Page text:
“I’m just being myself. I’m not trying to do anything. It’s just the way I view golf. I always say the pressure and the choke factor in golf are by far the most interesting part of golf. Greatest game in the world to basically choke on. It’s the greatest game.”
And, in truth, Miller knows he didn’t always get it right.
One of his favorite calls was during his first U.S. Open in 1995 at Shinnecock Hills, when Corey Pavin hit a fairway wood to within six feet of the cup on the 72nd hole. “He’s hit the shot of his life,” Miller exclaimed. For Hicks, he still marvels at the comment Miller offered at the 2000 U.S. Open at Pebble Beach. “We weren’t even through the first round and Johnny said, ‘I just have this feeling that he’s going to do something special this week. He’s going to break all sorts of records. He’s going to have like a historical week.’ Then we all know what happened, a 15-shot victory.”
And on the other side, well, he’ll never get the 1999 Ryder Cup at The Country Club in Brookline, Mass., out of his head, when he said on Saturday that a struggling Justin Leonard should have stayed home. Leonard went on to clinch the U.S. comeback in singles the next day thanks to a 40-foot putt on the 17th green that set off an overzealous and controversial American celebration.
“That wasn’t too good," Miller said of the Leonard remark. "There has been quite a few of them that probably I shouldn’t have said. Unfortunately, people love it. I don’t say it to make people love it. Just at that time, at the Ryder Cup I would get so darn mad because the U.S. just couldn’t win a Ryder Cup. Come on guys, you know? Sometimes like that my heart is in the right spot but the filter is not real … it’s pretty poor.”
“But I did try to apologize. My technique was if I said something like that I tried to apologize within 24 hours if I can. Like Craig Perry. I said that his swing would make Ben Hogan puke. That didn’t go over real big. Been a few things like that.”
Like the occasion early in his broadcast career when he opined that Leonard Thompson “looked like he has sort of a stick up his rear and doesn't have any rhythm in his swing,” Miller recalled. “He came up to me the next day. ‘I hear you don’t like my swing.’ Actually, I don’t. Sorry.”
But he didn’t have to apologize often. And he never had to apologize for being himself. It was the only way he knew how to do the job. His choice of words was almost always well chosen, even if it wasn’t well received in certain circles.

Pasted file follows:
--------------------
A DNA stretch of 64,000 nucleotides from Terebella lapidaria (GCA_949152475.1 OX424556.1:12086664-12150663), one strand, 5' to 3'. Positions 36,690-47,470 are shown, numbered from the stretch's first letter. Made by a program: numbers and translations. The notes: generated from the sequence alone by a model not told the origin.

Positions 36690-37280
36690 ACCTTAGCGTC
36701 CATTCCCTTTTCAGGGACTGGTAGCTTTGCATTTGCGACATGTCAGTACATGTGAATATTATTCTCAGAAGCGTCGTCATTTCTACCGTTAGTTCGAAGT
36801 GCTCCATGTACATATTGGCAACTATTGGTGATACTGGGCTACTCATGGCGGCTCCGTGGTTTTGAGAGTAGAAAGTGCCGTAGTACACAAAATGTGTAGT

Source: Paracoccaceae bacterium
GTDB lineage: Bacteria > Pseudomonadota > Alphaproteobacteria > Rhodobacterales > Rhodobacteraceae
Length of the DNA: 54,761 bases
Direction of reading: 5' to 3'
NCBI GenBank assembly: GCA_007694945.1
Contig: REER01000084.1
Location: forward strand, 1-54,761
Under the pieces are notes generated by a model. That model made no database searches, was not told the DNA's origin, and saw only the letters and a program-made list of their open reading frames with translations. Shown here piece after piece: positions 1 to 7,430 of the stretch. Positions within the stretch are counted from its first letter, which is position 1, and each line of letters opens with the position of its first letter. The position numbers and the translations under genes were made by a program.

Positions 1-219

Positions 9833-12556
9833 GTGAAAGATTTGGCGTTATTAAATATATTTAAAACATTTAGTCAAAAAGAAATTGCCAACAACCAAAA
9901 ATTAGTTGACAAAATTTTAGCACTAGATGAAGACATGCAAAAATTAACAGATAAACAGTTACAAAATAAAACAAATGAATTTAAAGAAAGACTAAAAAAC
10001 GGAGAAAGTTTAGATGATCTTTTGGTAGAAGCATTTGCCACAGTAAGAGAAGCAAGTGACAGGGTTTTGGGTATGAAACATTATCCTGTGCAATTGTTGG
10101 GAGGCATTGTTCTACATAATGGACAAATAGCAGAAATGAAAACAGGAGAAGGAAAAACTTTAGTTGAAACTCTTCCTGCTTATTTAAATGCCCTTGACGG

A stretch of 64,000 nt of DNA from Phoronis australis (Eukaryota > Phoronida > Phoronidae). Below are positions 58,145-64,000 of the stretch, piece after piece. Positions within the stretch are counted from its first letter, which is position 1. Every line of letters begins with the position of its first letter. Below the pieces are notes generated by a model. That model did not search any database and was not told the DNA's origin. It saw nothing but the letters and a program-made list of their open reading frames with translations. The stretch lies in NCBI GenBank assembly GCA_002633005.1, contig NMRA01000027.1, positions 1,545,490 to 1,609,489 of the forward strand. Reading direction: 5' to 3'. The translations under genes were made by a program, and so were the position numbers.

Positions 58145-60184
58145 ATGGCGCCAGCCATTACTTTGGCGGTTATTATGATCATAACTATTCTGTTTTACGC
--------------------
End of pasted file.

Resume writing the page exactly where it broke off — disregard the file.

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The Hall for Famer ended Wednesday’s phone call with some well-chosen words that represented a last lament. And a hint at what is next.
“I think there is no real reason why I’m stepping down except for I just think I sort of like the round number of 50 years on the road. With all the responsibility of my big family and the grandkids, that was the main reason, is them. I’m jealous of my father, all the time that he spent with me and my game. Now with the grandkids, you know, time is the greatest gift you can give your kids. I’ve been pretty busy. It’s not like I did that many events every year, but just the body of work with my other involvements. We have a saying in our church that no amount of success can compensate for failure in the home. Not that I failed in the home, but I could have shot a little better score if I had been home more often.
“I think most men … they have to answer to that because life is very busy. It’s crazy busy actually. We just have to make time. I got this little window left, hopefully it’s 15 years or whatever it is, where I can impart some of the knowledge that I have and life skills and whatever to these grandkids that I have—and my own kids too for that matter. Also keep any marriage really strong, which it’s been.
“Probably more of an answer than you wanted,” he added, “but those are the kind of things that have been rattling around in my head.”
And for three decades he’s been sharing the things rattling in his head. What should not rattle around in there is the thought he won’t be missed.